In the course of my travels, I occasionally have need to carry a ridiculously large holdall around with me - a holdall which has been, quite understandably, searched twice by officials in the past couple of weeks. In both cases, the officials concerned found nothing more explosive (or exciting) than the books and towels that go to make up my overnight stays in the capital.
But here's the thing: this holdall just gets the most suspicious looks from my fellow travellers. A colleague of mine, spying the bag unattended before a film screening last Friday afternoon, confessed to feeling very jittery indeed. I told her the bag was mine. She jokingly replied that she now felt even more jittery. (Fair point: there were books, towels and changes of underwear in the bag at that very instant.)
Well, that's as maybe. I should also point out that I am - seasonal tan notwithstanding - about as white as it is possible to be. I quite like the music of Level 42. I get confused when offered more than one type of bread in restaurants. I don't (can't? won't?) dance. The very fact that people regard me as a potential suicide bomber - perhaps from some radical milquetoast splinter cell, miffed by the score in the cricket - suggests how heightened, possibly absurd, London sensibilities have become (have had to become?) over the last weeks.
The most interesting writing on recent events has displayed some sense of connection between small occurrences and wider happenings, between muffled tremors and bangs; in other words, to connect the Underground to what's happening up above, and Britain to the world at large. That's what makes the Livingstone Guardian piece so fascinating as a snapshot of current British political thought.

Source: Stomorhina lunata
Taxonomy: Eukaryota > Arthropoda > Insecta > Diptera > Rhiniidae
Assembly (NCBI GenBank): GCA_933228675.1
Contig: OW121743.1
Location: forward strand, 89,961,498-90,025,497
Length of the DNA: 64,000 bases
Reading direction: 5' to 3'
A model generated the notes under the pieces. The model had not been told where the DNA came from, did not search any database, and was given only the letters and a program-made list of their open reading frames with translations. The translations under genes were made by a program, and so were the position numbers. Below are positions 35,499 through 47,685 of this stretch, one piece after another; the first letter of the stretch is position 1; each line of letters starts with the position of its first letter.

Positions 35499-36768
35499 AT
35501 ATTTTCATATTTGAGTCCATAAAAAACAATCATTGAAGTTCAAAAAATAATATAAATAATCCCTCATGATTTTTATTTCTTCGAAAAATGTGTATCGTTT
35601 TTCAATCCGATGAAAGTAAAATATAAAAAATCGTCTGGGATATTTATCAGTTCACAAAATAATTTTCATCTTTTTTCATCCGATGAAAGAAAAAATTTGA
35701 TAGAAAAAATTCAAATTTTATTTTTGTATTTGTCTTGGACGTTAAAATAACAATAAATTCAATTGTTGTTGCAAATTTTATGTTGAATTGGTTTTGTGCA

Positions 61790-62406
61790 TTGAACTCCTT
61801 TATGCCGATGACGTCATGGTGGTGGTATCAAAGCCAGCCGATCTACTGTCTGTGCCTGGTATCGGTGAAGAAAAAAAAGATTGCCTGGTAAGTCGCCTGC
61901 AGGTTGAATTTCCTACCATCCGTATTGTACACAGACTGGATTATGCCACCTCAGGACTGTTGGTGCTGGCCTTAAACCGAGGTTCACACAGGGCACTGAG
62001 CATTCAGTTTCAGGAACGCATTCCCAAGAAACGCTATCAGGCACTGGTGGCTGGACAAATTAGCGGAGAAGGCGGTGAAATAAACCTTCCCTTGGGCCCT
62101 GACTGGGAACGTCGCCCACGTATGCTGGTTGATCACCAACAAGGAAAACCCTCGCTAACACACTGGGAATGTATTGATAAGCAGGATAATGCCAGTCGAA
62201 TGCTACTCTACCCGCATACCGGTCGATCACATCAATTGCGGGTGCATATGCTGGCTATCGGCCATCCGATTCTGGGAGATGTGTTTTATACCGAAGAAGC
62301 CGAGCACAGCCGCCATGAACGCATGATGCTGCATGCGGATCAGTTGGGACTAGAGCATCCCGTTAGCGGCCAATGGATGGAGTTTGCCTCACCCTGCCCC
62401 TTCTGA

Blair, in the weeks following the attacks on London, has maintained more or less the same "deeply saddened" front he displayed after the death of Princess Diana or 9/11. Meanwhile, Livingstone - whose standing amongst Londoners has perhaps never been higher, much as Giuliani's was amongst New Yorkers after September 11th - appeared genuinely pissed off by developments.
Defiance must come naturally to a man who has repeatedly served as the thorn in New Labour's side. Yet Livingstone, in his sober moments, shares with Michael Moore, and other prominent figures of the Left on either side of the Atlantic, a certain gift for joined-up thinking. His article does, at least, recognise the fact that if Britain gives another nation a bum deal, or tries to hold an issue at arm's length, chances are that that policy is going to come back sooner or later and bite us in the, well, "ass".
As an undoubtedly topical movie, Crash doesn't ultimately tell us anything new, but it does say something similar on the subject of post-9/11 race relations, and demonstrates a commendable desire to tie up loose ends, however difficult or disparate they may first seem. After the rips and tears our social fabric has suffered in the last month, it won't do Britain any harm, one feels, to see a little more of exactly this kind of stitching together.
August 6, 2005
Copyright © 2005 – Mike McCahill
Email the author at email@example.com
Editor's note: The Ken Livingston item can be found here.